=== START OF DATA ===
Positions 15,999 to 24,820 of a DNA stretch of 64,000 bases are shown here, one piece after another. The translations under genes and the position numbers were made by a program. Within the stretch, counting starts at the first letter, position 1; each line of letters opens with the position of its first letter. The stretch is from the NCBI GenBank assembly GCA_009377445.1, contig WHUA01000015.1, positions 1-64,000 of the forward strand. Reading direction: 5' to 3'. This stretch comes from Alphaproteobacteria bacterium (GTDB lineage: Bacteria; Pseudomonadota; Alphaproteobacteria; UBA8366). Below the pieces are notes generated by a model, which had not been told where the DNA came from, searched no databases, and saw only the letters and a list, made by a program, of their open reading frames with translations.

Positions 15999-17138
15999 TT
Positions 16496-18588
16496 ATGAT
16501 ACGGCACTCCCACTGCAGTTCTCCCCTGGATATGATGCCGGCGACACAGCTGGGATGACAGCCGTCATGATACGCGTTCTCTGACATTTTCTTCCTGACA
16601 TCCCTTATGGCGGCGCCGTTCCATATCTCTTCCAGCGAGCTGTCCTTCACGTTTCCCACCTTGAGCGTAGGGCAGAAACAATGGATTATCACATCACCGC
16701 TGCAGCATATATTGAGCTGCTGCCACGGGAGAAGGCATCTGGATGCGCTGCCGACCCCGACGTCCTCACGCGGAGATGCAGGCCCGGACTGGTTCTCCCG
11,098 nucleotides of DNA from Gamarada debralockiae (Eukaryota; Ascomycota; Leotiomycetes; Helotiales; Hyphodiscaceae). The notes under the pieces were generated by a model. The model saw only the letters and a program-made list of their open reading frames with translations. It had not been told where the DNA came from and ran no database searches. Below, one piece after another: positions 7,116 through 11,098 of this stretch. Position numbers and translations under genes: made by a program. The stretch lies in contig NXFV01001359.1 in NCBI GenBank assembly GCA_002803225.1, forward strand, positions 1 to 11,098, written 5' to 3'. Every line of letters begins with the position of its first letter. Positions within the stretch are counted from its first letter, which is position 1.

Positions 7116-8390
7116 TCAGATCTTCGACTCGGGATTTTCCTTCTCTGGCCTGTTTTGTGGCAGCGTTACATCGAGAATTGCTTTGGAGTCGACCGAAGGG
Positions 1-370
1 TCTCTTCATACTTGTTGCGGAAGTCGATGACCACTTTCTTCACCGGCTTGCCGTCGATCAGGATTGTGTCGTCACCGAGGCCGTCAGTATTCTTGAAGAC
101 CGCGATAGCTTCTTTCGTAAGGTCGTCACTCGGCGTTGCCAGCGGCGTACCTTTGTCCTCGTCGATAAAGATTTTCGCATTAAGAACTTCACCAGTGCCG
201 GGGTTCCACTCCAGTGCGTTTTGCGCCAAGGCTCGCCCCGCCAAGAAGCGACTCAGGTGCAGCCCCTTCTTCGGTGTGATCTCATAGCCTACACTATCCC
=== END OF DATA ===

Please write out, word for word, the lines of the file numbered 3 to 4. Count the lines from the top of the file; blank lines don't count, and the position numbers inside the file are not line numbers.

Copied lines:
15999 TT
Positions 16496-18588